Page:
The instrument housing 19 contains an electronic gauge 21 for measuring one or more parameters of the well 13, such as temperature and/or pressure. Tool 11 also typically includes at least one weight bar 23 for adding weight to the tool 11. In one embodiment, each of the weight bars 23 has an axial or longitudinal length that is greater than a length of one of the knuckle joints 17.
Collectively, any assortment or configuration of the nose 15, the knuckle joints 17, the instrument housing 19, and the weight bars 23 are referred to as “the components.” The components may be configured in many different sequences depending on the application. Although
Each of the nose 15, the knuckle joints 17, the instrument housing 19, and the weight bars 23 has a plurality of external rollers 31. The rollers 31 are independently mounted to the components such that outer portions of the rollers 31 are exposed relative to the exteriors of the components. The rollers 31 are free to roll in either direction with respect to the tool 11 when, for example, contact is made with inner surfaces of the well 13.
In one embodiment, each of the rollers 31 comprises a flat circular disk or wheel (
As shown in
The set of rollers 31 on each of the nose 15, the knuckle joints 17, the instrument housing 19, and the weight bars 23 may comprise many different configurations. In one embodiment, at least three rollers 31 are provided on each of the nose 15, the knuckle joints 17, the instrument housing 19, and the weight bars 23. Each of three rollers 31 in a single set of the rollers is circumferentially spaced apart from the other two rollers in the set by, for example, 120°. When four rollers 31 are provided in each set of the rollers, the rollers 31 may be spaced apart from adjacent ones of the rollers by 90°.
Referring now to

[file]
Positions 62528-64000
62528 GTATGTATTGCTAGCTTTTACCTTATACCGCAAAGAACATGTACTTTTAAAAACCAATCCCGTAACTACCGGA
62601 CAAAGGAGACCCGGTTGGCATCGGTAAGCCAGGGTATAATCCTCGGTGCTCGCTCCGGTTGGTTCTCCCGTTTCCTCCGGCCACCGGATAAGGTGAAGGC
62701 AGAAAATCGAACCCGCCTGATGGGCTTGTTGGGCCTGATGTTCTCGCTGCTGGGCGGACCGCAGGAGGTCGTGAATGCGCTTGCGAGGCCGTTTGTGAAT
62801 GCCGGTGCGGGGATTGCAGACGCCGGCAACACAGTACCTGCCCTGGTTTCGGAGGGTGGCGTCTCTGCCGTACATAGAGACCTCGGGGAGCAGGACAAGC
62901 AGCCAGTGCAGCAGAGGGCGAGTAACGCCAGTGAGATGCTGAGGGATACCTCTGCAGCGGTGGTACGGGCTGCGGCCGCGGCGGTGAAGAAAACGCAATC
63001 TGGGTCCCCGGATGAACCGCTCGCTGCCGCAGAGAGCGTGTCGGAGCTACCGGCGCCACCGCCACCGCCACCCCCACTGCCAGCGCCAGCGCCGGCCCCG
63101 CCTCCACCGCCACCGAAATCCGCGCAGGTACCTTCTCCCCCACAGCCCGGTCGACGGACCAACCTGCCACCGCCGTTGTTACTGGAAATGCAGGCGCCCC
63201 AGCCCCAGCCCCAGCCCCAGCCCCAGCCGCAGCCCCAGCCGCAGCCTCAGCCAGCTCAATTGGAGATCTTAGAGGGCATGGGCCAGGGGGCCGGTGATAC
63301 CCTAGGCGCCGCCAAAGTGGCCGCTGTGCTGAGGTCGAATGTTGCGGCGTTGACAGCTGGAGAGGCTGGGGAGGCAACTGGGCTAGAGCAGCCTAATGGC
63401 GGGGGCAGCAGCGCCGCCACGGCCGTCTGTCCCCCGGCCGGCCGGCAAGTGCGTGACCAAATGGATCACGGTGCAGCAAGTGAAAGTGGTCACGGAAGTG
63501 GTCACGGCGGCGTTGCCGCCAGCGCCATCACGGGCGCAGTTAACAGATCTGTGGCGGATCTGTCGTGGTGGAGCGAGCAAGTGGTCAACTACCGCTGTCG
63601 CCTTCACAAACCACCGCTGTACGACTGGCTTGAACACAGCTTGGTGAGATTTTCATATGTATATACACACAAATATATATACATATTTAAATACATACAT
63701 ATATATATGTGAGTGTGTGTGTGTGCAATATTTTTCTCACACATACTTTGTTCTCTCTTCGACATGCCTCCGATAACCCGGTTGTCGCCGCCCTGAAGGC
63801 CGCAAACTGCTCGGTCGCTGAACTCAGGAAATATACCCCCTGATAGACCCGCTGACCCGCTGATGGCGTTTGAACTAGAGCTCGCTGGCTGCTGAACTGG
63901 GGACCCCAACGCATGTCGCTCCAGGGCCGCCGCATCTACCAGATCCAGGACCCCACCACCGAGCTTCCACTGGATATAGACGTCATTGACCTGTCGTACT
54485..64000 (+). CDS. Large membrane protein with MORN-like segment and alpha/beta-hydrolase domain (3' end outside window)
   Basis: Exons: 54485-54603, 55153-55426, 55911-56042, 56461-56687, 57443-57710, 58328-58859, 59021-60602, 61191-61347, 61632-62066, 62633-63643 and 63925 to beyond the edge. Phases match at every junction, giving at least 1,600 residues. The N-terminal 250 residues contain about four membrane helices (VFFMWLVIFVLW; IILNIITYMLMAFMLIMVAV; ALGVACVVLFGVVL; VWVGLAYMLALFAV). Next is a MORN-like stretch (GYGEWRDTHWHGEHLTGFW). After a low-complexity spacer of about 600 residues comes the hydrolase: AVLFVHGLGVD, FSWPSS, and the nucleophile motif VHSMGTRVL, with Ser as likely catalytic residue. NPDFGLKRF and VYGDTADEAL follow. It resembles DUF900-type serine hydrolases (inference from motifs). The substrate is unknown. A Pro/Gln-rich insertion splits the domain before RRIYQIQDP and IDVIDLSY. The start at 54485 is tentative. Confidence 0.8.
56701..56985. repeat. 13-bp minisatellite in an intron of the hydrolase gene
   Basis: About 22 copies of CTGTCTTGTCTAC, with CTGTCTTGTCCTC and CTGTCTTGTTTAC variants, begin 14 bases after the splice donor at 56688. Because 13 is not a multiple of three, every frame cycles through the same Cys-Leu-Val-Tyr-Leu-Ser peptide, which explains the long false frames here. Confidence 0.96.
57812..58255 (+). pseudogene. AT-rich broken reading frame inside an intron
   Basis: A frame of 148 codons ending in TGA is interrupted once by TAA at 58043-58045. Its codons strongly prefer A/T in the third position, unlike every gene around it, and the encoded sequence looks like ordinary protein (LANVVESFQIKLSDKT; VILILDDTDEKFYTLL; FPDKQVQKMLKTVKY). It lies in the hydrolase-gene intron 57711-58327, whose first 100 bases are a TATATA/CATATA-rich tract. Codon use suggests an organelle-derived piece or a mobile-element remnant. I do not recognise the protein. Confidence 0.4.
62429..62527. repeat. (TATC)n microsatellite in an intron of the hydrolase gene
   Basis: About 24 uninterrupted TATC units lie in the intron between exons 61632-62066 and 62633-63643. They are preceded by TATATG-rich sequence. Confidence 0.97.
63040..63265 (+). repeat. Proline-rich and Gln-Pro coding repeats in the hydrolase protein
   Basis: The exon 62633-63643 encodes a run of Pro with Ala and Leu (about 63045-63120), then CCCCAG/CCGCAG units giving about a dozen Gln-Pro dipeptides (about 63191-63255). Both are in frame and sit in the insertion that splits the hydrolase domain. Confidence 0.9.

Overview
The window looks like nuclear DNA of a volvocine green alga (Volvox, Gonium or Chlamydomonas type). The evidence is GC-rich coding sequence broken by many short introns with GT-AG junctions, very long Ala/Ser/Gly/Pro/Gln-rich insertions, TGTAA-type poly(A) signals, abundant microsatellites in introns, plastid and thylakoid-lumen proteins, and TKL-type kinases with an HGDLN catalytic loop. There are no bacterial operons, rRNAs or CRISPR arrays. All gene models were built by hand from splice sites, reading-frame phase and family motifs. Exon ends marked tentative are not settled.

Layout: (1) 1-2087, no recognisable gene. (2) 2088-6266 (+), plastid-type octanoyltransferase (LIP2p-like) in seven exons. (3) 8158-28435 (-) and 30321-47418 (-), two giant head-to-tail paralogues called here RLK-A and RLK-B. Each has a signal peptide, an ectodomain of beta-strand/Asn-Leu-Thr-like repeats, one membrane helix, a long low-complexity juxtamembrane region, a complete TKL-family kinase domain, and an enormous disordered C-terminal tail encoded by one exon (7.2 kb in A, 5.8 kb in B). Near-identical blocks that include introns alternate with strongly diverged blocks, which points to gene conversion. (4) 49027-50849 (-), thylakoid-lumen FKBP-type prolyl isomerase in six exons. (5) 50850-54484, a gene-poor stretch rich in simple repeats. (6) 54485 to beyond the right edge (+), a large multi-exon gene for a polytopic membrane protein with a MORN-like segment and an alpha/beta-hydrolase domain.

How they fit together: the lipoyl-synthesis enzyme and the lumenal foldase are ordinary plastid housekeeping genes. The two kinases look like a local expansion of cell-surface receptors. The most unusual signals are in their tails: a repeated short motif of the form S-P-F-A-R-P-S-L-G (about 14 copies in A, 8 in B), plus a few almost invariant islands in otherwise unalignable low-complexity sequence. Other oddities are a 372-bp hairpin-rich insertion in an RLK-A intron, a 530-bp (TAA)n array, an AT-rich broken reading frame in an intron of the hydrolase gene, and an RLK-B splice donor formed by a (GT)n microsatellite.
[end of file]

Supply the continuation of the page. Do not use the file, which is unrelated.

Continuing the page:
In one embodiment, the method further comprises contacting inner surfaces of the well 13 with the rollers 31 and rolling the rollers 31 (step 409) relative to the wireline survey tool 11 to facilitate deeper movement of the wireline survey tool 11 into the well 13, and then taking a measurement of the well 13 (step 411) with the electronic gauge 21 before ending at step 413.
The method may further comprise configuring each of the rollers 31 (step 415) as a circular disk mounted within a slot 33. In addition, the method may further comprise: adding at least one weight bar 23 (step 417) of length greater than the knuckle joint 17 for additional weight for the wireline survey tool 11; positioning a second knuckle joint 17 between said at least one weight bar 23 and the instrument housing 19 to allow articulation of the instrument housing 19 relative to the weight bar 23; and configuring said at least one weight bar 23 and the second knuckle joint 17 with rollers 31 that contact and roll against inner surfaces of the well.
One embodiment of the method of the present invention further comprises configuring each of the rollers 31 (step 415) as a circular disk and mounting each of the rollers 31 on a pin 35 in a slot 33 such that the rollers 31 rotate relative to respective ones of the pins 35. The method may further comprise mounting the electronic gauge 31 in a cylindrical sealed cage (step 419) that is located within the instrument housing 19. Furthermore, the method may comprise configuring each of the rollers 31 (step 415) on the nose 15 as a circular disk mounted on a pin 35 in a slot 33, such that the rollers 31 rotate relative to respective ones of the pins 35, and the pins 35 are perpendicular to an axis of the nose 15.
As described above, the components may be configured in many different ways, including at least three rollers 31 on each of the nose 15, the knuckle joint 17, and the instrument housing 19, each of said at least three rollers being circumferentially spaced from the other two rollers of said at least three rollers.
The knuckle joint 17 may be configured with an upper cylindrical portion 41 and a lower cylindrical portion 43 interconnected by a swivel 45 that allows 360° movement of the upper and lower cylindrical portions 41, 43 relative to each other; and mounting the rollers 31 to one of the cylindrical portions 41, 43, the other cylindrical portion 41, 43 being free of rollers 31. The method may further comprise configuring the knuckle joint 17 with multiple degrees of freedom in rotational flexibility.
The present invention has several advantages, including the ability to provide a highly flexible, wireline survey tool with roller knuckle joints that enable the survey tool string to penetrate and survey highly deviated wells. The present invention surveys horizontal wells having inclinations of up to about 85° from vertical. This design allows production engineers to conduct temperature and pressure surveys in highly inclined wells having small radii of curvature to determine the their condition.